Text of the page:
Lisa Moore is a writer based in St. John’s, N.L. Her novel February was long-listed for the Man Booker Prize and won Canada Reads in 2013. She is a three-time finalist for the Scotiabank Giller Prize, most recently for her novel Caught.
Moore will be launching her young adult novel Flannery — about a girl who manufactures love potions for her entrepreneur class that somehow seem to work — at the Winnipeg International Writers Festival on Tuesday.
She spoke to Ariel Gordon via email.
Winnipeg Free Press: What do you want people to know about Flannery?
Lisa Moore: That it’s funny and set in St. John’s, N.L., and it’s about the intensity of friendship at sixteen. How powerful those friendships are, how they have the capacity to alter us forever, and how they are sometimes ephemeral. How those fast friendships can easily unfasten and cause heartbreak.
WFP: What prompted you to write young adult fiction, after two collections of short stories and three novels for adults? Put another way, what drew you to tell this story this way?
LM: Children and young adults are able to suspend disbelief as fast as a snap of the fingers. When we’re younger, the imagination is very supple and easily set in action; a few paragraphs of a novel and the imagination goes into full-on, massive fibrillation, all aquiver. It’s a beautiful power, to be able to give over to the imagination, because we can inhabit another’s skin. I think, as we get older, that muscle — the imagination — can sometimes be subject to seizing up or even atrophying. So I knew it would be a total blast to write for young adults. I loved reading young adult literature when I was young, and I loved reading it as an adult to my kids. And I wanted to try capture what it means to be sixteen in 2016.
WFP: Were there any young adult novels you looked to when writing this book?
LM: I thought about Anne of Green Gables because I once wrote an introduction to Montgomery’s novel. What I loved about that novel how uncontainable Anne is. How alive with passion and exuberance and temper tantrums. Her melodramatic love of everything. The way she smashes that slate blackboard over Gilbert’s head.
WFP: In the novel, Flannery often feels powerless. And the adults around her are preoccupied with their own problems—they seem as bewildered as she is. What does this novel say about how you build a life? About our ability to make choices?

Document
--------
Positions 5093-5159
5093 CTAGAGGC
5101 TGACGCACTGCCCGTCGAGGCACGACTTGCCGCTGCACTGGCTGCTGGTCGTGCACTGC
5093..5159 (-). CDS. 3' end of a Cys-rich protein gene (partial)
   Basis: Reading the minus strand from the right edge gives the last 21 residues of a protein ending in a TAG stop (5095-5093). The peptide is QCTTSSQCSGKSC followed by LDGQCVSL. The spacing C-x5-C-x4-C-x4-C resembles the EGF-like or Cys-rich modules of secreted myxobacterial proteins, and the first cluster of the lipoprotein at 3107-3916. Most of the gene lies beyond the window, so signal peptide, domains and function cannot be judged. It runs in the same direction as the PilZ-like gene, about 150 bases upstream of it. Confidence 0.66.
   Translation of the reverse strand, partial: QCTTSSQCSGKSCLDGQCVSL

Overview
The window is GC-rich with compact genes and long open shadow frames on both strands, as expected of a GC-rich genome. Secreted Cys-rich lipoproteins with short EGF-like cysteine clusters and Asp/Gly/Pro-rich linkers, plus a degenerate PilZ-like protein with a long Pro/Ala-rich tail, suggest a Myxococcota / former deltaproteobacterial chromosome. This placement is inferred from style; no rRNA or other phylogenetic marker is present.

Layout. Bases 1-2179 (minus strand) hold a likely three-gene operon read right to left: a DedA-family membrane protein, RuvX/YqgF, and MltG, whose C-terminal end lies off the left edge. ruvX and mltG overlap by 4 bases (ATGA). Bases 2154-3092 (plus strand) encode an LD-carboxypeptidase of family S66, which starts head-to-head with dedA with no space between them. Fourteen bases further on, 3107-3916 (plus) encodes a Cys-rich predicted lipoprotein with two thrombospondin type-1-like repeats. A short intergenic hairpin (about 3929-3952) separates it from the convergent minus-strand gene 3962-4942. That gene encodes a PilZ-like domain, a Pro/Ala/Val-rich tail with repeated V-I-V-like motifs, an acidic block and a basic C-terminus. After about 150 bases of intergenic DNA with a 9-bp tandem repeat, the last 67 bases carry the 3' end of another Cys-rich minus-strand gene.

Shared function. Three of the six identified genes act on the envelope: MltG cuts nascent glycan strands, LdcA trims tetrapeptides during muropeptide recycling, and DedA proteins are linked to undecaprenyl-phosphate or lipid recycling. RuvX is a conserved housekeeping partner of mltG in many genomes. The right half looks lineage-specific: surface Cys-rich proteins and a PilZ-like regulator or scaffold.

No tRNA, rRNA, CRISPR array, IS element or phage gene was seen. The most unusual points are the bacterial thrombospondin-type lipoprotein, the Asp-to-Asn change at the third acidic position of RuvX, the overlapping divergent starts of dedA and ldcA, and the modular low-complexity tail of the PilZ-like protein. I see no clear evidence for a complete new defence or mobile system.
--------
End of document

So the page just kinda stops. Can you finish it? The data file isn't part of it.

LM: The novel tries to be honest about the way the world is for people who don’t have a lot of money. It’d be great to be able to say: Don’t worry you’ll have lots of agency if you just try hard. But of course, very often, perhaps most often, for most people, the odds are tilted in the other direction. However, there’s also lots of humour in here. I think many things, when we look them square in the eye, can be hilarious and sad at the same time.
WFP: What function do the love potions play in the book, when everyone seems to be actively looking for love, even when it’s clearly to their detriment with partners who are sometimes manipulative, even abusive. Are we that desperate for love?
LM: The love potions are mostly comedic, a tiny reference to A Midsummer Night’s Dream, and the errant, unfettered folly of desire. What dopes we become when we’re besotted. The love potions are just a gag, as Flannery herself admits. In a way, the potions make fun of the idea that love is something that happens instantly — in fact, we must be constantly learning about love, in order to love well. It requires inspiration, yes, but also work. But you’re right; I’ve also explored, in this novel, the nature of abusive or manipulative relationships. How disorienting and damaging those relationships are, how difficult to negotiate and escape — in fact, they are the opposite of love. Despite the dangers of these kinds of relationships, do I think we need to love each other? Do we need that desperately? Yes! It’s the best part of being human.
Ariel Gordon is a Winnipeg writer.